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Tag: Pinot Noir (page 1 of 2)

GUEST POST: 2017 Wines on a Budget

Budget Wines 2017

This guest post comes from Annabelle, who writes for Wunderlabel. She’s sharing her tips on finding the best bang for your buck when it comes to 2017 wines. (This post contains affiliate links. Clicking on a link and making a purchase helps to support what I do here at Wining Wife®.

Do you tend to drink a little more wine through the winter? I know I do. I have to keep an eye on my budget with all the meals to prepare. This includes my wine budget. I enjoy really nice wines, especially the ones that are gifted to me. But, I do need to plan for when my wallet feels slimmer. 

I look for good deals on wines that oenophiles and merchants report will be trending in 2017. I try to get my hands on a few bottles while the prices are still decent. Let’s take a look at some of the predictably good wine values you can stock up on for next year.

Hearty Red Wines

Cool winter nights are a perfect time to sink into the couch by the fire with a glass of rich, deep flavored wine. I am thinking chocolate and berries. Zinfandel is a wine that pairs well with comforting meals and desserts.

Ravenswood Vintners Blend Zinfandel is a bold, berry forward wine that has been aged in oak for one year. It is produced in Sonoma County, California. The 2008 and 2014 varieties are both available now. The 2008 can be found for around $10.00, while the 2014 is a couple of dollars more.

Dry, Fruity White Wine

In spring the air is damp and the grass is starting to grow. Everything smells a little fresher this time of year. I get that antsy feeling of wanting to be outside without a coat on. But, we aren’t quite there. This is the time of year you want to start bringing out the white wines that pair well with lighter meals that have plenty of spring vegetables. Chardonnay is what comes to mind.

Alamos Chardonnay, from Argentina, has crisp citrus notes and a buttery vanilla finish. The 2015 is available for $9.00 to $10.00 per bottle. It goes well with fish, chicken, and most vegetables. 

Dry Rosé Wine

I am a fan of dry pink wines in the summer that are blends of white and red grapes. They have enough body to hold up to barbecue fare, and are also fine for an afternoon backyard get-together with friends accompanied by a large bowl of fresh fruit. My favorites are from the south of France.

Bieler Pere et Fils Rosé is a complex wine from the Provence region of France. It has the flavors of summer berries and melons, and the lavender that is grown all over the region. It is a blend of Syrah, Grenache, Cinsaut and Cabernet grapes. The 2015 sells for between $11.00 and $12.00.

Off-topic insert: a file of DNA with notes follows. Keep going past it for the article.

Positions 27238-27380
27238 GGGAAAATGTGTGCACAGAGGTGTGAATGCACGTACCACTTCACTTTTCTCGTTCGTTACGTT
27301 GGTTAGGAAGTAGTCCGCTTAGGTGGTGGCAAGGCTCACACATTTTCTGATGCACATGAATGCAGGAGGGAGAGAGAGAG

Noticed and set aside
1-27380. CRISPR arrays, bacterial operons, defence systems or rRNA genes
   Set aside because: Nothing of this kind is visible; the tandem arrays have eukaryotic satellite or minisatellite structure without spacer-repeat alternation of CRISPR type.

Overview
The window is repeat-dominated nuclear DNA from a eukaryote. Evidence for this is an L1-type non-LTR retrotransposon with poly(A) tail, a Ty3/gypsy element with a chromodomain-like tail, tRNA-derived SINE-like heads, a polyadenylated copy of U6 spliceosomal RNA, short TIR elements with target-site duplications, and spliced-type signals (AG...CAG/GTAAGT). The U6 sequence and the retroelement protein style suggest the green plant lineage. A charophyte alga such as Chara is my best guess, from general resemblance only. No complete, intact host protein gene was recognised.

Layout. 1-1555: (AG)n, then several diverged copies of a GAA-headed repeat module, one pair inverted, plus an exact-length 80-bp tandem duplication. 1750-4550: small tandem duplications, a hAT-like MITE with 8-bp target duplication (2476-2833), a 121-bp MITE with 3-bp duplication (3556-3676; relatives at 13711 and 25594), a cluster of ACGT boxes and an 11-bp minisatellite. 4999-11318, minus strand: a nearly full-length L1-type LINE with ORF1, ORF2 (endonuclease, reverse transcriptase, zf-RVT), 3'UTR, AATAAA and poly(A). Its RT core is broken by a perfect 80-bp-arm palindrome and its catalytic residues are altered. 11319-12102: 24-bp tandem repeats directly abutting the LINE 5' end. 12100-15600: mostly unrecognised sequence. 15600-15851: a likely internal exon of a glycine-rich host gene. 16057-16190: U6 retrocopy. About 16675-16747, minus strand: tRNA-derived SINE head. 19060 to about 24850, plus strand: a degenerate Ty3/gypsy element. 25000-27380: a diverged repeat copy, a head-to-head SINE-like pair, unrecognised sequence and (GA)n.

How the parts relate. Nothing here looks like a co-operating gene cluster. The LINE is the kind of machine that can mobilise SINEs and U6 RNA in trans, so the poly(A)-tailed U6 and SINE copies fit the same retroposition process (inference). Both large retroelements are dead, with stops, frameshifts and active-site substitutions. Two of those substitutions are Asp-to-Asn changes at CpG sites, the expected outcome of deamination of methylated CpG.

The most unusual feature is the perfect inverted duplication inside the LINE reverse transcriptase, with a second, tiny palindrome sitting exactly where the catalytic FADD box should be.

Medium Bodied Red Wine

As autumn approaches we see varieties of winter squashes, heirloom tomatoes, and plenty of apples at the farmers markets. This is a great time for platters of cheese, fruit, aged meats, and vegetables. It is also when you might be inclined to fill the house with the smell of spiced baked goods. This calls for a lighter red wine to share with friends. Pinot Noirs are perfect for this time of year.

HobNob Pinot Noir is a French variety that has softer tannins than some of the others. It smells faintly of violets and tastes of cherries laced with spices. It plays well with fennel, cloves, cinnamon, and nutmeg. The 2013 can be found for between $9.00 and $11.00.

December is a good time of year to look for holiday wine specials. Many merchants are willing to offer case discounts, even if the case includes a mix of wine varieties. You just need to ask. Stock up and enjoy.

 

Author Bio: Annabelle is a wine collector and appreciates handmade crafts. Apart from that she loves to write. In fact, she writes for Wunderlabel’s Italian site and their US website.

Tasting Notes: Isabel Mondavi 2007 I Love Pinot Noir Willamette Valley, OR

wine bottle label We had this wine with our Thanksgiving dinner, and it paired very nicely. Wining Husband had kept Isabel Mondavi’s Pinot Noir from 2007 in our cellar for a while. It was smooth with lots of cream and vanilla on the nose, and was very balanced. Due to aging and cellaring, it, the wine had developed a lovely tawny color. It had that wonderful cigar box aroma that we love so much in wines. 

The Isabel Mondavi 2007 I Love Pinot Noir was only 13.5% alcohol, but it tasted a lot hotter than it was. It was fruity, but not overly so – notes of dry sour cherry and raspberry could be picked up upon tasting. In all, it was an amazing wine, and if you come across it, I highly recommend it.

 

From the description on Wine.com: